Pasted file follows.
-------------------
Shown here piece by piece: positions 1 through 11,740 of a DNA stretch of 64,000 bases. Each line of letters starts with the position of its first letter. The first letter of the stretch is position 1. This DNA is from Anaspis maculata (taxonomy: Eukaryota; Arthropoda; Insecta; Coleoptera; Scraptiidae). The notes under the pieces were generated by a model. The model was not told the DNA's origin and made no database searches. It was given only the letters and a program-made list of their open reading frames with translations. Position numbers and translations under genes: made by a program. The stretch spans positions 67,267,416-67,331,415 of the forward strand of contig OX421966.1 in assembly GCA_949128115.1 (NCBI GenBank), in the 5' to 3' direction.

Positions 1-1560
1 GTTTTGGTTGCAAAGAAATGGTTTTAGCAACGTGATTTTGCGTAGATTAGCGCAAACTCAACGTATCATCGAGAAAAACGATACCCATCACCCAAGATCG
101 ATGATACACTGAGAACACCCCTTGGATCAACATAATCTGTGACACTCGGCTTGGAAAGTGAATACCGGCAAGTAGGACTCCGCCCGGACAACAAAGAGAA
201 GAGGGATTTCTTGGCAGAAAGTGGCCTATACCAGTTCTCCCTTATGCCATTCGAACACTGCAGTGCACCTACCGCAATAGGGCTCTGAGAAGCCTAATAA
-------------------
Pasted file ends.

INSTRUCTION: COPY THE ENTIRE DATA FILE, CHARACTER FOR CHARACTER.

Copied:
Shown here piece by piece: positions 1 through 11,740 of a DNA stretch of 64,000 bases. Each line of letters starts with the position of its first letter. The first letter of the stretch is position 1. This DNA is from Anaspis maculata (taxonomy: Eukaryota; Arthropoda; Insecta; Coleoptera; Scraptiidae). The notes under the pieces were generated by a model. The model was not told the DNA's origin and made no database searches. It was given only the letters and a program-made list of their open reading frames with translations. Position numbers and translations under genes: made by a program. The stretch spans positions 67,267,416-67,331,415 of the forward strand of contig OX421966.1 in assembly GCA_949128115.1 (NCBI GenBank), in the 5' to 3' direction.

Positions 1-1560
1 GTTTTGGTTGCAAAGAAATGGTTTTAGCAACGTGATTTTGCGTAGATTAGCGCAAACTCAACGTATCATCGAGAAAAACGATACCCATCACCCAAGATCG
101 ATGATACACTGAGAACACCCCTTGGATCAACATAATCTGTGACACTCGGCTTGGAAAGTGAATACCGGCAAGTAGGACTCCGCCCGGACAACAAAGAGAA
201 GAGGGATTTCTTGGCAGAAAGTGGCCTATACCAGTTCTCCCTTATGCCATTCGAACACTGCAGTGCACCTACCGCAATAGGGCTCTGAGAAGCCTAATAA